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City of Richmond asks residents to plant gardens to help bees

The city is hoping residents will help expand Richmond's nectar trail by creating bee-friendly areas on their properties
Honey bee on cornflower
Richmond is asking residents and businesses to plant pollen-rich plants to help attract pollinators like bees. Pictured: A western honeybee collects pollen from a cornflower.

The City of Richmond is encouraging residents and businesses to become “pollinator and bee ambassadors” by planting flowers to help pollinators travel throughout the city.

By planting pollen-rich plants on their properties, Richmondites can help expand the city’s nectar trail to help pollinators such as bees easily travel throughout the city and its farming areas.

Pollinators need to touch down every 10 metres, according to the city.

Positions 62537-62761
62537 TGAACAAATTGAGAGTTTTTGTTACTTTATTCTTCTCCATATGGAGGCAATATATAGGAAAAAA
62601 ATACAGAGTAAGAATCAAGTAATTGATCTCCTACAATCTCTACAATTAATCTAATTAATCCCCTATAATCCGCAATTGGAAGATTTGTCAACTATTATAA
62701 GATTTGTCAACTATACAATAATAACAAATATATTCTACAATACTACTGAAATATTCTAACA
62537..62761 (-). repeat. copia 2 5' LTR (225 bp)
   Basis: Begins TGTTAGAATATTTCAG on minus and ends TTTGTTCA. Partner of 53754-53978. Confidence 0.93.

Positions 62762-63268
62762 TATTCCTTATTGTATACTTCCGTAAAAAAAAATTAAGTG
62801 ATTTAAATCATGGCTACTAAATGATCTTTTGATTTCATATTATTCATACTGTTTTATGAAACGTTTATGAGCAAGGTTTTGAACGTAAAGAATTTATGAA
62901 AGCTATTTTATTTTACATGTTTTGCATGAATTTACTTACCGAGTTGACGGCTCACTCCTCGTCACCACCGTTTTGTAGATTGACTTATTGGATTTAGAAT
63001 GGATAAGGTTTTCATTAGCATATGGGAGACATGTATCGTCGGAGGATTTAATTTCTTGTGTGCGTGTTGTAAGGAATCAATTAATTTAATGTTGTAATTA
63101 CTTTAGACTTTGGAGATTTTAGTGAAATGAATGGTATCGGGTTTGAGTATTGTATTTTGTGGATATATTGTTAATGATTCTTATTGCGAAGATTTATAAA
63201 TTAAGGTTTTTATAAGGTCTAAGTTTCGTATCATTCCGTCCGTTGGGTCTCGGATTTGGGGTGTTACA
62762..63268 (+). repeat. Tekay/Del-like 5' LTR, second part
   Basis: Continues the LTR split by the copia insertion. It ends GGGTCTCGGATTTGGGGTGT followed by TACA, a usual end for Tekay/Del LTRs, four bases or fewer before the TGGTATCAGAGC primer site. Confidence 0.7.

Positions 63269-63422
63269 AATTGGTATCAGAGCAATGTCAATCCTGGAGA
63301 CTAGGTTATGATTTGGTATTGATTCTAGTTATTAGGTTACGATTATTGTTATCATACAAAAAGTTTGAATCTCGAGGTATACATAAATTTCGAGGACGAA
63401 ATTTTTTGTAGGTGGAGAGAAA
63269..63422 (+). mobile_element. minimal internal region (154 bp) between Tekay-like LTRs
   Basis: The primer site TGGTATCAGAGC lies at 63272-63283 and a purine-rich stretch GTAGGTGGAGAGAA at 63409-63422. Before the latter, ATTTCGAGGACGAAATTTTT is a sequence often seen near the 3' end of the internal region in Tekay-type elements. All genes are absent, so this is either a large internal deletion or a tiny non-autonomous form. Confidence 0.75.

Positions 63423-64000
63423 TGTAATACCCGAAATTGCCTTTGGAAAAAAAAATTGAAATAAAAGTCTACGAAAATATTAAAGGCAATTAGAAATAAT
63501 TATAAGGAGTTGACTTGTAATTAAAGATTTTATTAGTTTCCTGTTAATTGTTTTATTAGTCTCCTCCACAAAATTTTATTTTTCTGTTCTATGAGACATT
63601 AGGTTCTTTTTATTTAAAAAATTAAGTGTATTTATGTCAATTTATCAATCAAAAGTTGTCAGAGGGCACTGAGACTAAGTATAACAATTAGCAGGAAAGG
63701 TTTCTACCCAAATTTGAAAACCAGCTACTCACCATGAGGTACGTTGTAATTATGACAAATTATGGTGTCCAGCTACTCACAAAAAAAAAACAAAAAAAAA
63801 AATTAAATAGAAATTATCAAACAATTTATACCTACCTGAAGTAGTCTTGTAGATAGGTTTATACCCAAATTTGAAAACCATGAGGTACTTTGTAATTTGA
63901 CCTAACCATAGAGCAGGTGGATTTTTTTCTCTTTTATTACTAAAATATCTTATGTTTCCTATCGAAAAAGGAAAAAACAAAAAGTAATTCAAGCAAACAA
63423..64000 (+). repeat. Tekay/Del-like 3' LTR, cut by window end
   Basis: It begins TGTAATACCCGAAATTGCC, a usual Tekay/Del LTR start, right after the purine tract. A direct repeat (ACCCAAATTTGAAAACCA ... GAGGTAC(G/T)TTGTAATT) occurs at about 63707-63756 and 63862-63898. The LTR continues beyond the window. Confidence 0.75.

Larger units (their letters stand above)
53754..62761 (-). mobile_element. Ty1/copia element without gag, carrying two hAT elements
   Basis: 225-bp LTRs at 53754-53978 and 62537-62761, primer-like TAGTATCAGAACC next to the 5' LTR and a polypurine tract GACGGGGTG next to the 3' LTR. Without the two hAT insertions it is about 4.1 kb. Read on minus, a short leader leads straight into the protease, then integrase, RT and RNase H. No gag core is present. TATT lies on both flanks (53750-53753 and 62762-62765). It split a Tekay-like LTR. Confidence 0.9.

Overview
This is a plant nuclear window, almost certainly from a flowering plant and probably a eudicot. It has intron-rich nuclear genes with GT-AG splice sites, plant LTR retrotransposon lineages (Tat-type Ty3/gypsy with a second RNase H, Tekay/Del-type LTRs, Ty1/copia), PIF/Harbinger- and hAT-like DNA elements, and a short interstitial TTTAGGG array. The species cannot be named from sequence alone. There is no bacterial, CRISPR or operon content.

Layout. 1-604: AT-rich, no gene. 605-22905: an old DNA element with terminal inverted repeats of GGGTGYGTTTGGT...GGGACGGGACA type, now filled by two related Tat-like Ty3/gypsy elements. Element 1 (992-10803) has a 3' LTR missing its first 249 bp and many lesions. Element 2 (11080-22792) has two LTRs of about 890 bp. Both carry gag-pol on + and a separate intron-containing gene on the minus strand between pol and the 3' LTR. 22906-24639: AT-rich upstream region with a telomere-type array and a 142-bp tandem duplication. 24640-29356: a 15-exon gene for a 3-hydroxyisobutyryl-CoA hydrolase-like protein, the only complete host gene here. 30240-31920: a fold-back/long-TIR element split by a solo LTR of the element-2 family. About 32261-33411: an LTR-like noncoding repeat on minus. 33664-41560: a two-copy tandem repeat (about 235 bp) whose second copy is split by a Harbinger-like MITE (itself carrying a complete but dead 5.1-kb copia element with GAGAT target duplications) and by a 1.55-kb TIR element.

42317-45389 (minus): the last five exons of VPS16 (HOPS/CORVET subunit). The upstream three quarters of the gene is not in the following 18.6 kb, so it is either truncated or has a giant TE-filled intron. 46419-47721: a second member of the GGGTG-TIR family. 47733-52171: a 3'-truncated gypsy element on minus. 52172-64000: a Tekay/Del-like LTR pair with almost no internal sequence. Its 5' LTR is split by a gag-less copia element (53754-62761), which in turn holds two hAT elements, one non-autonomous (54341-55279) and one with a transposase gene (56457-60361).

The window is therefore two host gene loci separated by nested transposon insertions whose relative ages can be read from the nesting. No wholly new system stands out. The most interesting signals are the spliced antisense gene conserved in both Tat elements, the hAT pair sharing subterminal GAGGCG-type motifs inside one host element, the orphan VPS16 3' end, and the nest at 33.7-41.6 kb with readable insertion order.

“Scientists tell us that pollinators are responsible for one out of every three bites of food we eat,” said Mayor Malcolm Brodie in a statement.

“Building trails of pollen-rich plants will help these pollinators thrive in Richmond’s Ecological Network.

“A simple solution is to create a bee-friendly area on your property by planting flowering plants that pollinators can visit or nest.”

Some bee-friendly plants include golden rod, snapdragons, sunflowers, poppies and cornflowers, according to the provincial government.

Border Free Bees, a local long-term public art and pollinator habitat initiative and a partner in the Richmond Nectar Trail Initiative, also has several guides to help people create a bee-friendly garden.

To participate in the city’s nectar trail:

  • Begin by registering the garden at or email your name and postal code to
  • Maintain the garden of pollinating plants; and post photos of the garden on social media with the hashtag #RmdNectarTrail. Continue posting until Sept. 30, 2021.
  • Watch for updates on the city’s social media channels throughout the summer to see the Richmond Nectar Trail map grow.
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